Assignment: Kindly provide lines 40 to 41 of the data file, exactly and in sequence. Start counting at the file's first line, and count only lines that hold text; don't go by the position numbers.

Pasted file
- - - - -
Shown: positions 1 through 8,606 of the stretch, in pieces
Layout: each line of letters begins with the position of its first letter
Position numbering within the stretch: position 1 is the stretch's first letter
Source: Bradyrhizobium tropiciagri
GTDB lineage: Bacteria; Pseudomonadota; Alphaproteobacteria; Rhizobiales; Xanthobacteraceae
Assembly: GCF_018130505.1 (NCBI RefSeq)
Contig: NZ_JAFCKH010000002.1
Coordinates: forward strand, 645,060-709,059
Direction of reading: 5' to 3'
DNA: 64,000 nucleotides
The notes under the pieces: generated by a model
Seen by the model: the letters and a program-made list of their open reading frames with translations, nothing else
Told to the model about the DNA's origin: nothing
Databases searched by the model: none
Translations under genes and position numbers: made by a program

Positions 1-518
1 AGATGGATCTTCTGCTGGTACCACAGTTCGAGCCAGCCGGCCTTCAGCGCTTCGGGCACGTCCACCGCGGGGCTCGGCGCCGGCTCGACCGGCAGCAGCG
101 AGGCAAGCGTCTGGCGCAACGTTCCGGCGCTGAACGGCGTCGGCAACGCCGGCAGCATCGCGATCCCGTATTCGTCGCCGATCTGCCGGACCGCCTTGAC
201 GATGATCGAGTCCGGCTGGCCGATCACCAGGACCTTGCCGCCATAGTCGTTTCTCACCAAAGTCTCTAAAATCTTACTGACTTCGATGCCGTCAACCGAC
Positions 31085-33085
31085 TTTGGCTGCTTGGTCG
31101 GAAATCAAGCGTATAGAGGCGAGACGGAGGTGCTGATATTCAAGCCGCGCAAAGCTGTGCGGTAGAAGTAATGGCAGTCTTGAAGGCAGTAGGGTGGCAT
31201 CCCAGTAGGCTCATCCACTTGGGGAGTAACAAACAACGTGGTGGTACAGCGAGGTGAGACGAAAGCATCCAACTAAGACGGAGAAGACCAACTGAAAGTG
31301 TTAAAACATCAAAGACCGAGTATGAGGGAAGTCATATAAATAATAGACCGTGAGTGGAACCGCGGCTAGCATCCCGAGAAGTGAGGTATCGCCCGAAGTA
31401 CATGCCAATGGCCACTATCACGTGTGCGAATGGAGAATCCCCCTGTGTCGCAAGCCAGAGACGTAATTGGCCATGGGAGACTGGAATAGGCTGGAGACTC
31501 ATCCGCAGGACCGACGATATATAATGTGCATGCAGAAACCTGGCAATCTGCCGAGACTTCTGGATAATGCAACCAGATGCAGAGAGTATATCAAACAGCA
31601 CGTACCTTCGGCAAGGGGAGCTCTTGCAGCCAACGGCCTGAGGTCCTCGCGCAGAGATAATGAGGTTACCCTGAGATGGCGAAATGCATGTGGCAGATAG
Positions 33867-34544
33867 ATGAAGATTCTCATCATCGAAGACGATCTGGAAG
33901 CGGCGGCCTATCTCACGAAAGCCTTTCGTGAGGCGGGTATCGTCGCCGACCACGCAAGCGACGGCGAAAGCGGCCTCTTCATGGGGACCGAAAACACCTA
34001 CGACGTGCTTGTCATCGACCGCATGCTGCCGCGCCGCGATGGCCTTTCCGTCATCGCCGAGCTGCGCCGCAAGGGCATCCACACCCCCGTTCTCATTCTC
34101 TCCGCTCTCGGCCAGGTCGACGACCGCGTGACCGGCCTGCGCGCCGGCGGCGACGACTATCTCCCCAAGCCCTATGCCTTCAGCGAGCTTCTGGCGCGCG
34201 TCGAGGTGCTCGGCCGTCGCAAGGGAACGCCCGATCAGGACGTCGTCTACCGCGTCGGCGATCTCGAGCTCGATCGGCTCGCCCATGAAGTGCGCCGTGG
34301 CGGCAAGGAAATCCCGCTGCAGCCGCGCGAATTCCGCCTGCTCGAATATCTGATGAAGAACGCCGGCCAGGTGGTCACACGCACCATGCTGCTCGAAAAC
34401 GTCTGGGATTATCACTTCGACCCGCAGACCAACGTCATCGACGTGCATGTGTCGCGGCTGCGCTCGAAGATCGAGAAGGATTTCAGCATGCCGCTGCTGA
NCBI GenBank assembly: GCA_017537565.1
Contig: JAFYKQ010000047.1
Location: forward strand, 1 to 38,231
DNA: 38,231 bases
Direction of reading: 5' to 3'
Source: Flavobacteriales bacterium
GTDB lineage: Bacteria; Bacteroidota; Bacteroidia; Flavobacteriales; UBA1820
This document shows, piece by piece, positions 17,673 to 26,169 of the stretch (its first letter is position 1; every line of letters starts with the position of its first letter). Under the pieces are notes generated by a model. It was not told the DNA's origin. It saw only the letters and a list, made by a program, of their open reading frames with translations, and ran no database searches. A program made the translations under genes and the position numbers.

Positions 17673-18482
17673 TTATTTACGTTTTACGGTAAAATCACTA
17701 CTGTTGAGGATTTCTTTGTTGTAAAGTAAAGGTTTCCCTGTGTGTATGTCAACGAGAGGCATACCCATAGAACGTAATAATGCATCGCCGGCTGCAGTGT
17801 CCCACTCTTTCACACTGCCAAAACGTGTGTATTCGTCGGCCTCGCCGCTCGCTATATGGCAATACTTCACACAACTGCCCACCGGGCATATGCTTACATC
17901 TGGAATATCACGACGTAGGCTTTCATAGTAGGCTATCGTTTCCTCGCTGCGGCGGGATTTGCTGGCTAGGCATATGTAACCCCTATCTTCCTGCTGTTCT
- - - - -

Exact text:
Direction of reading: 5' to 3'
Source: Flavobacteriales bacterium